D& Trae %ssociations % *##owing sa#es!eo!#e to eet with co!etitors in trade
association eetings wi## encourage the to ta#k about !ricing and to begin to engage in
!rice%setting arrangeents with their counter!arts in co!eting firs&
)& Cor!orate &e*al 'ta11 % 9hen #ega# de!artents fai# to !ro$ide guidance to sa#es staff
unti# after a !rob#e has occurred" !rice%fi0ing !rob#es are ore #ike#y&
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't is difficu#t to #egis#ate against any coon o#igo!o#istic !rice%setting !ractices" howe$er"
because they are acco!#ished by tacit agreeent& 4irs ay" without e$er discussing it
e0!#icit#y" rea#i(e that co!etition is not in their co##ecti$e best interests& Therefore" they ay
recogni(e one fir as the B!rice #eader"B raising their !rices in reaction when the #eader decides
to do so& @o atter how !rices are set" howe$er" c#ear#y socia# uti#ity dec#ines when !rices are
artificia##y raised&
4irs a#so occasiona##y resort to bribery" which a#so resu#ts in a dec#ine in arket co!etition&
Bribes ser$e as a barrier to others entering the arketI the briber becoes" in effect" a
ono!o#y se##er& To deterine whether a !ayent is ethica#" there are three re#e$ant !oints to
consider+
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LESSON 24
O&I)O(O&IE' %ND (UB&IC (O&IC#
1& 's the offer of a !ayent initiated by the !ayer -the one who !ays the oney." or does
the !ayee -the one who recei$es the oney. deand the !ayent by threatening in<ury
to the !ayer,s interests: 'n the #atter case" the !ayent is not a bribe but a for of
e0tortion& 'f the threatened in<ury is #arge enough" the !ayer ay not be ora##y
res!onsib#e for his or her act" or the ora# res!onsibi#ity ay at #east be diinished&
3& 's the !ayent ade to induce the !ayee to act in a anner that $io#ates his or her
officia# sworn duty to act in the best interests of the !ub#ic: Ar is the !ayent ade to
induce the !ayee to !erfor what is a#ready his or her officia# duty: 'f the !ayee is
being induced to $io#ate his or her officia# duty" then the !ayer is coo!erating in an
iora# act because the !ayee has entered an agreeent to fu#fi## these duties&
2& *re the nature and !ur!ose of the !ayent considered ethica##y unob<ectionab#e in the
#oca# cu#ture: 'f a for of !ayent is a #oca##y acce!ted !ub#ic custo and there is a
!ro!ortionate#y serious reason for aking the !ayent" then it wou#d a!!ear to be
ethica##y !erissib#e on uti#itarian grounds&
Oli*o!olies an (u-lic (olicy
9hat shou#d society do in the face of the high degree of arket concentration in o#igo!o#istic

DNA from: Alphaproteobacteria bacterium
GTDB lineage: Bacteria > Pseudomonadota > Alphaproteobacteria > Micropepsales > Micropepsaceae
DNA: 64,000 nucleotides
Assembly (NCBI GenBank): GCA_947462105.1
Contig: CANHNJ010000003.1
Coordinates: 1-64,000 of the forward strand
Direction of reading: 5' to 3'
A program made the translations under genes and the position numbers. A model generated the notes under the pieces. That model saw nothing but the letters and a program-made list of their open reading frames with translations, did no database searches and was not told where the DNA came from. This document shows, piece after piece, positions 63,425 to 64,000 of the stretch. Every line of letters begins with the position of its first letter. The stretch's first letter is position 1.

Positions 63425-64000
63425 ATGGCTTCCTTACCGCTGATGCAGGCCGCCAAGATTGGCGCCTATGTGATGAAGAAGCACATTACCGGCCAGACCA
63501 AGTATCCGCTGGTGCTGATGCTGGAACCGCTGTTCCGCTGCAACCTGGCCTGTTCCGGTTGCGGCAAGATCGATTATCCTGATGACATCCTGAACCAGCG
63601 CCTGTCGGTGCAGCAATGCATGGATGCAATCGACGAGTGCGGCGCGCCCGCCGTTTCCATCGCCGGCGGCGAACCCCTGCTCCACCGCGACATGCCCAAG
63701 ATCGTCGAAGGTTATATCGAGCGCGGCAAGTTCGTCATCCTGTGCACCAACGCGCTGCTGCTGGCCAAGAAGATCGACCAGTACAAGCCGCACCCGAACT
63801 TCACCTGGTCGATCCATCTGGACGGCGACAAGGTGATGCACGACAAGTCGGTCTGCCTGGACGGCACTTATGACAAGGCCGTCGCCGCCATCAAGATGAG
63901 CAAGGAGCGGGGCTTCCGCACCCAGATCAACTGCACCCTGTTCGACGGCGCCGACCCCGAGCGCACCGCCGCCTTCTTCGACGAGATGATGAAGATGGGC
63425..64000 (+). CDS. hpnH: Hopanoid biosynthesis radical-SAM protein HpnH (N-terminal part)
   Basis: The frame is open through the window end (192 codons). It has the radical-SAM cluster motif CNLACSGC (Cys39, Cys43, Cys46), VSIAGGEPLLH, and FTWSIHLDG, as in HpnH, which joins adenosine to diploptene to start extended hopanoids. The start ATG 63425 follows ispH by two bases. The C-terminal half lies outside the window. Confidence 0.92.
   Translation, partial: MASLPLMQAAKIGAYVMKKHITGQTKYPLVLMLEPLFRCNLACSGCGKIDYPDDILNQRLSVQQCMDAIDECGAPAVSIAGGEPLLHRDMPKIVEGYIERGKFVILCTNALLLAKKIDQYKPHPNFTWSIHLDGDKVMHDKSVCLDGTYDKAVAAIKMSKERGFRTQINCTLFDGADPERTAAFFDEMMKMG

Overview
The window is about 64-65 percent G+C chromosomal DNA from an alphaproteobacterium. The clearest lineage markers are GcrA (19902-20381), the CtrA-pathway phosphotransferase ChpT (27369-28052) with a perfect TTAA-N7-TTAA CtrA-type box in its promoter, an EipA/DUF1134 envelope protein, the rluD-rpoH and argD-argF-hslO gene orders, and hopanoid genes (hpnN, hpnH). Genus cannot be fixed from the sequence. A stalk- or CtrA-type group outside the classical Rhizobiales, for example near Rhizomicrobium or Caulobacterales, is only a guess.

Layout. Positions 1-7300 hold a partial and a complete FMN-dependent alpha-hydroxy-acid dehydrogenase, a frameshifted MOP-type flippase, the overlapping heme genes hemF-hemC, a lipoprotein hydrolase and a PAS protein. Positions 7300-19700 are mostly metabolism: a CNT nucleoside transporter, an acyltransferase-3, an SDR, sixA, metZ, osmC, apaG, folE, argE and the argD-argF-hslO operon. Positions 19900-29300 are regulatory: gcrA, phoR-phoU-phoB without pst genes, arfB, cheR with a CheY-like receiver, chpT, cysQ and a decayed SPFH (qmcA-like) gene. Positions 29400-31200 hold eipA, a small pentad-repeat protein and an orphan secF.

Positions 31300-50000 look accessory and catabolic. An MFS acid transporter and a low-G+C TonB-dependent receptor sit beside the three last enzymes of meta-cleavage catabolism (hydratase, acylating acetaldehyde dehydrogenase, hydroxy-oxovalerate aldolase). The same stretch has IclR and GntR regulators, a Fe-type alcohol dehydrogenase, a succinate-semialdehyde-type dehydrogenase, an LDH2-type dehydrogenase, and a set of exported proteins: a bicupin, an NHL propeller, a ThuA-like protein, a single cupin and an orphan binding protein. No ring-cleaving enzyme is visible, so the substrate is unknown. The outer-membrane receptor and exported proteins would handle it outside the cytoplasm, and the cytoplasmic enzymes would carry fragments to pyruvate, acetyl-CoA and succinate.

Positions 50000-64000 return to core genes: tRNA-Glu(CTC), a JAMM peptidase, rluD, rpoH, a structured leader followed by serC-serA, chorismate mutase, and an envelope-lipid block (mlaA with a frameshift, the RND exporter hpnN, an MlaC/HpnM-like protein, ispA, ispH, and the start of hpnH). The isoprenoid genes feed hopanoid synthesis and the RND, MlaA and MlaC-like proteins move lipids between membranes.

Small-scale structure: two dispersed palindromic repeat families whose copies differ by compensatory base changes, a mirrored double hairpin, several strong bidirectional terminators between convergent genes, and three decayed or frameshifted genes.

industries: There are three ain !oints of $iew+
4irst" the Do3Nothin* vie; c#ais that the !ower of o#igo!o#ies is not as #arge as it a!!ears&
Though co!etition within industries has dec#ined" they aintain that co!etition between
industries with substitutab#e !roducts has re!#aced it& 'n addition" there are Bcounter$ai#ing
!owersB of other #arge cor!orate grou!s" the go$ernent" and unions that kee! cor!orations in
check& 4ina##y" they argue that bigger is better" es!ecia##y in the current age of g#oba#
co!etition& Econoies of sca#e" !roduced by high concentration" actua##y #ower !rices for
consuers&
;econd" the antitrust vie; argues that !rices and !rofits in high#y concentrated industries are
higher than they shou#d be& By breaking u! #arge cor!orations into sa##er units" they c#ai"
higher #e$e#s of co!etition wi## eerge in those industries& The resu#t wi## be a decrease in
co##usion" greater inno$ation" and #ower !rices& C#ear#y" the antitrust $iew is based on a nuber
of assu!tions& =& 4red 9eston has suari(ed the basic !ro!ositions on which this traditiona#
$iew is based+
1& 'f an industry is not atoistic with any sa## co!etitors" there is #ike#y to be
adinistrati$e discretion o$er !rices&
3& Concentration resu#ts in recogni(ed interde!endence aong co!anies" with no !rice
co!etition in concentrated industries&
2& Concentration is due ost#y to ergers because the ost efficient sca#e of o!eration is
not ore than 2 to K !ercent of the industry& * high degree of concentration is
unnecessary&
J& There is a !ositi$e corre#ation between concentration and !rofitabi#ity that gi$es
e$idence of ono!o#y !ower in concentrated industries?the abi#ity to e#e$ate !rices
and the !ersistence of high !rofits& Entry does not take !#ace to e#iinate e0cessi$e
!rofits&
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K& Concentration is aggra$ated by !roduct differentiation and ad$ertising& *d$ertising is
corre#ated with higher !rofits&
6& There is o#igo!o#istic coordination by signa#ing through !ress re#eases or other eans&
The third $iew is the Re*ulation vie;" which can be seen as a idd#e ground between the
other two& Those who ad$ocate regu#ation do not wish to #ose the econoies of sca#e offered by
#arge cor!orations" but they a#so wish to ensure that #arge firs do not har the consuers&
Therefore" they suggest setting u! regu#atory agencies and #egis#ation to contro# the acti$ities of
#arge cor!orations& ;oe e$en suggest that the go$ernent shou#d take o$er the o!eration of
firs where on#y !ub#ic ownershi! can guarantee that they o!erate in the !ub#ic interest&